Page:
Minturn eyes water-rate hikes | VailDaily.com

Minturn eyes water-rate hikes

Growth would also be key component in plan for $17.6 million in improvements

Minturn is pursuing a plan to increase water rates with the hopes of funding $17.6 million in infrastructure improvements over the next decade.
Daily file photo

MINTURN — Facing millions of dollars in water infrastructure needs, Minturn is forging ahead with a plan to significantly increase water rates over the next 10 years while relying on growth to make the numbers work.

The Minturn Town Council last week told the town’s staff to pursue a plan that is projected to raise Minturn’s water users’ rates to as much as $169 a month by 2029, up from $88 now.

However, Minturn Mayor John Widerman called that projection conservative, and said the actual number may be a bit lower.

Included in the proposal are $17.6 million in improvements to the water system over the next decade — everything from a new water plant to new water pipes.

The plan would create enough capacity for the town to add about 690 single-family equivalents to the town’s current total of 730. Growth is a key part of the plan — without it, the rates could spike even higher.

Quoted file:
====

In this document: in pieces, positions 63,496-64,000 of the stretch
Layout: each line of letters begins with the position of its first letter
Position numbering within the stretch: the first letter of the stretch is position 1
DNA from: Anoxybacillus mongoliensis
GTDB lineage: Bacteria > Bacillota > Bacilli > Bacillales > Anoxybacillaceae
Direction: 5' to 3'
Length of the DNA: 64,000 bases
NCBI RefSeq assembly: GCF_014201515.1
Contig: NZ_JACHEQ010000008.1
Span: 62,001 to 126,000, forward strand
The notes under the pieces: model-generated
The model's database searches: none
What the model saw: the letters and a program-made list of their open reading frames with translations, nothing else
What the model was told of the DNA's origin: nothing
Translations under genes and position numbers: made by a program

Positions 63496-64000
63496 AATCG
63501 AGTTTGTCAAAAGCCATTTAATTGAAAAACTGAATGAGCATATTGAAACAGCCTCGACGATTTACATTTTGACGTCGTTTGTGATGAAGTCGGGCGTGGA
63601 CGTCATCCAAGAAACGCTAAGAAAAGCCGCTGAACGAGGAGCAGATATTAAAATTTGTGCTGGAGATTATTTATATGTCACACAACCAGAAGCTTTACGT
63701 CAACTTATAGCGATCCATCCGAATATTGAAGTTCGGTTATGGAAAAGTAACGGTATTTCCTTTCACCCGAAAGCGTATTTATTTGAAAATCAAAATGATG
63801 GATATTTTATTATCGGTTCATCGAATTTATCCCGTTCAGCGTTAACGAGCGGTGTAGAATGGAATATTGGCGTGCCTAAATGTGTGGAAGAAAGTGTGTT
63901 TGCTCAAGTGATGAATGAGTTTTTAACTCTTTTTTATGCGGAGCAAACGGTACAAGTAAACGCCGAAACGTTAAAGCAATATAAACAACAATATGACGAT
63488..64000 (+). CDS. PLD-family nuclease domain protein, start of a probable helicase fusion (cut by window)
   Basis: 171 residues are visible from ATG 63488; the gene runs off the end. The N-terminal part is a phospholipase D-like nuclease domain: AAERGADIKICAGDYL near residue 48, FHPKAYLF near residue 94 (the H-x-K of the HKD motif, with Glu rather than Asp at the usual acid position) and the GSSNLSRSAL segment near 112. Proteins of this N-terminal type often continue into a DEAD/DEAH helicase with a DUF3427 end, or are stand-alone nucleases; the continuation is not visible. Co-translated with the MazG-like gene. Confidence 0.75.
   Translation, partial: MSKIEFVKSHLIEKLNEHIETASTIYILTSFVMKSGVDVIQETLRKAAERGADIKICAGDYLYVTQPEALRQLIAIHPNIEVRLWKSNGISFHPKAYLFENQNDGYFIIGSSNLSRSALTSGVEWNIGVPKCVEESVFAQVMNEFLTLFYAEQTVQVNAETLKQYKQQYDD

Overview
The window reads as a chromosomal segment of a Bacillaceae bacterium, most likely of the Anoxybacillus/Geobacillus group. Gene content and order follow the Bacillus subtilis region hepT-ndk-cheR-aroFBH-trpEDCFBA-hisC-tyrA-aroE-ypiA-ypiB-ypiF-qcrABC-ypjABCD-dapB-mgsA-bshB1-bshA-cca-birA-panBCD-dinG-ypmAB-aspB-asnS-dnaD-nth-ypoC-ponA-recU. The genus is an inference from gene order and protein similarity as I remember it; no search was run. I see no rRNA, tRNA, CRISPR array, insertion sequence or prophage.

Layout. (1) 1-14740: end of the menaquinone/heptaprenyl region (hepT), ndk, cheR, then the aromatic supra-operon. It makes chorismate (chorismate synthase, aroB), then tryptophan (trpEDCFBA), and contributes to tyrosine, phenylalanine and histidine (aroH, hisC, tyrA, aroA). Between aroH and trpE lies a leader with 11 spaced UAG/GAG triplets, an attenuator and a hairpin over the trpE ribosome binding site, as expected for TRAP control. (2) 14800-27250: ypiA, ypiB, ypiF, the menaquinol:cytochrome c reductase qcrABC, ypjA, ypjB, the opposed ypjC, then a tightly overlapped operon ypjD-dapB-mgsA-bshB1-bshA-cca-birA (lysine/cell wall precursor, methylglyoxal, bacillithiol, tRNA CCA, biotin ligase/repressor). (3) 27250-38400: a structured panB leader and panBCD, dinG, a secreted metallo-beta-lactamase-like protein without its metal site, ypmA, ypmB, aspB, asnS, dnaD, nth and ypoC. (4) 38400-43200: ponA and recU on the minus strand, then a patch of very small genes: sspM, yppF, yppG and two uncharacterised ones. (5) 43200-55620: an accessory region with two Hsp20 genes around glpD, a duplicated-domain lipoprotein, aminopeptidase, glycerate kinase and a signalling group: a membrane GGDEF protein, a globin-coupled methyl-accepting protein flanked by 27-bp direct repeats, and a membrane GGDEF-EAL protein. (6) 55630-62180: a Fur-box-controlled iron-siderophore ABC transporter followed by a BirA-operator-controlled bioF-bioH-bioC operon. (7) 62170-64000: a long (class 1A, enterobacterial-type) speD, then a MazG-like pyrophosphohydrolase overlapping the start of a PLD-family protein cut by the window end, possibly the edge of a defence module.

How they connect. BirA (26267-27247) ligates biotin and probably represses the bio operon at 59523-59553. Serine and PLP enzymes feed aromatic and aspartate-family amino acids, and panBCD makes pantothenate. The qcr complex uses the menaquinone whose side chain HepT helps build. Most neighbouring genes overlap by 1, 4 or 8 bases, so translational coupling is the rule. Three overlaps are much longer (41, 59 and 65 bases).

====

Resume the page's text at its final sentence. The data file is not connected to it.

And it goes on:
While Minturn hopes to maintain its unique, small-town character, it also aims to achieve long-term viability. Its failing infrastructure challenges its long-term viability. Growth could provide benefits, such as more users to shoulder the burden of the water system costs. It could also generate sales tax to help fund services and projects in the perpetually cash-strapped town.

But the water from Cross Creek, Minturn’s sole current water source, is limited. More water is needed if the town wants to grow significantly. If developments, such as the anticipated Dowd Junction development or a redevelopment of the Union Pacific railroad property happen, Minturn will need more water.

Widerman said that a deal to sell the Union Pacific property went under contract a day after the Minturn Town Council’s water decision was made last week. A development there could extend the downtown north and expand the Taylor Park neighborhood.

“Without a water supply for the development of our land, any future sale is on hold,” a Union Pacific representative said in a letter to the town received in July.

Eagle River water

The plan that the council endorsed does indeed provide more water. It includes $5.2 million for the development of wells on the Eagle River.

The wells would also create a redundant water source. Minturn currently provides its own water from Cross Creek, separate from the rest of the valley’s supply. A catastrophic event in the Cross Creek watershed, such as a forest fire, has the potential to take Minturn’s water source completely offline.

“Going with (the selected option) gives more flexibility to the system and does give a reasonable growth scenario — not anything overly presumptive,” Widerman said this week.

The Town Council chose the plan over another alternative that didn’t include the Eagle River wells. That plan would have allowed for more modest growth — 430 single-family equivalents — and only included $12.2 million in capital improvements.